The Indian CM used political humour, sarcasm to become broadly appealing to all sections of society.
Washington: Prime Minister Narendra Modi who has over 36 million followers on Twitter, used political humour and sarcasm to become broadly appealing and refashion his political style, according to a study of his tweets by a US university.
Published in the International Journal of Communication, the research carried out by University of Michigan (UM) School of Information study analysed more than 9,000 tweets by Modi over a six-year period.
"We try and explain what makes him popular. Modi's irony provides a form of political spectacle and resonated on social media as shown by high re-tweeting of his sarcastically worded messages," said Joyojeet Pal, UM assistant professor of information and author of the research.
According to a university release, the researchers coded the tweets into nine broad themes: Cricket, Rahul Gandhi, Entertainment, Sarcasm, Corruption, Development, Foreign Affairs, Hinduism, and Science and Technology.
After coding, they found that sarcastic tweets were closely concentrated around elections and campaigning cycles.
In many of Modi's tweets during general elections, he referred to the main opposition party as corrupt and Gandhi, who also has a huge Twitter following, as 'Rahul Baba' or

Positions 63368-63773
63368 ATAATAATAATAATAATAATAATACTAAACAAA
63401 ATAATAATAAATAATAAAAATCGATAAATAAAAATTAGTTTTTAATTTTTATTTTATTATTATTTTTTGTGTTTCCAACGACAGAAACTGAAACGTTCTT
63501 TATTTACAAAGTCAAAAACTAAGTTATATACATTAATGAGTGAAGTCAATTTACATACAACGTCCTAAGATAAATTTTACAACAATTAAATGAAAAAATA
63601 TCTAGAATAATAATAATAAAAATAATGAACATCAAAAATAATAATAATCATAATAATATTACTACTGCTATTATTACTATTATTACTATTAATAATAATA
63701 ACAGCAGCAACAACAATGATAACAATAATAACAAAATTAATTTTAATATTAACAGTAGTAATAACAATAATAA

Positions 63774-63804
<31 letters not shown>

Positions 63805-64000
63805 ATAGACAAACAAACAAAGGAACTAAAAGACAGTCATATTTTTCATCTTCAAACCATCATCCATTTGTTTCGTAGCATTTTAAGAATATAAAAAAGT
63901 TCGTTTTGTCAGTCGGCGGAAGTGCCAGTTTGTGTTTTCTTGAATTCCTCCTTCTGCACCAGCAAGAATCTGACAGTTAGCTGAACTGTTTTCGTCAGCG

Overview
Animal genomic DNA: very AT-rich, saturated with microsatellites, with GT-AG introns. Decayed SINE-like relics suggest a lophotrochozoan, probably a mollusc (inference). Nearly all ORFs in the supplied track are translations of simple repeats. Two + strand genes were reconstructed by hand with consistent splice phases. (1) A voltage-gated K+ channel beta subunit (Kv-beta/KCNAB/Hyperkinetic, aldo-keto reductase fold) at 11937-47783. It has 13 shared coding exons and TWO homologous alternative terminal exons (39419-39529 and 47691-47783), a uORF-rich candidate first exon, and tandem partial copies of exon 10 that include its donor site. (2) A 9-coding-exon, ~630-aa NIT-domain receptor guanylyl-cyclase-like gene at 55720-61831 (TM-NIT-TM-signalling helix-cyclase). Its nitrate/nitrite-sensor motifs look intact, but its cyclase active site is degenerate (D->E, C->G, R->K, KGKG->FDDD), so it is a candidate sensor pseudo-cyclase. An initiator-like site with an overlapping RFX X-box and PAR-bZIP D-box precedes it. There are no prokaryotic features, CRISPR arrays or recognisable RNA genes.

By using humour and sarcasm, he was signalling that the party was not in touch with its roots and letting his own followers get the inside joke, the researchers said.
According to the researchers, Modi's use of sarcasm builds on a longer tradition of slogan humour during political rallies.
"There are plenty of attacks, rhetoric, cleverly worded jibes and jokes. After the elections, the sarcasm and mention of Gandhi disappears," Pal said.
Instead, the celebrity mentions and tweets about foreign policy increase dramatically, he added. The sarcasm helped separate Hindutva-oriented content, which is traditionally more divisive than the pan-Indian patriotic rhetoric of "India First," through which Modi has gained a more secular standing, the researchers said.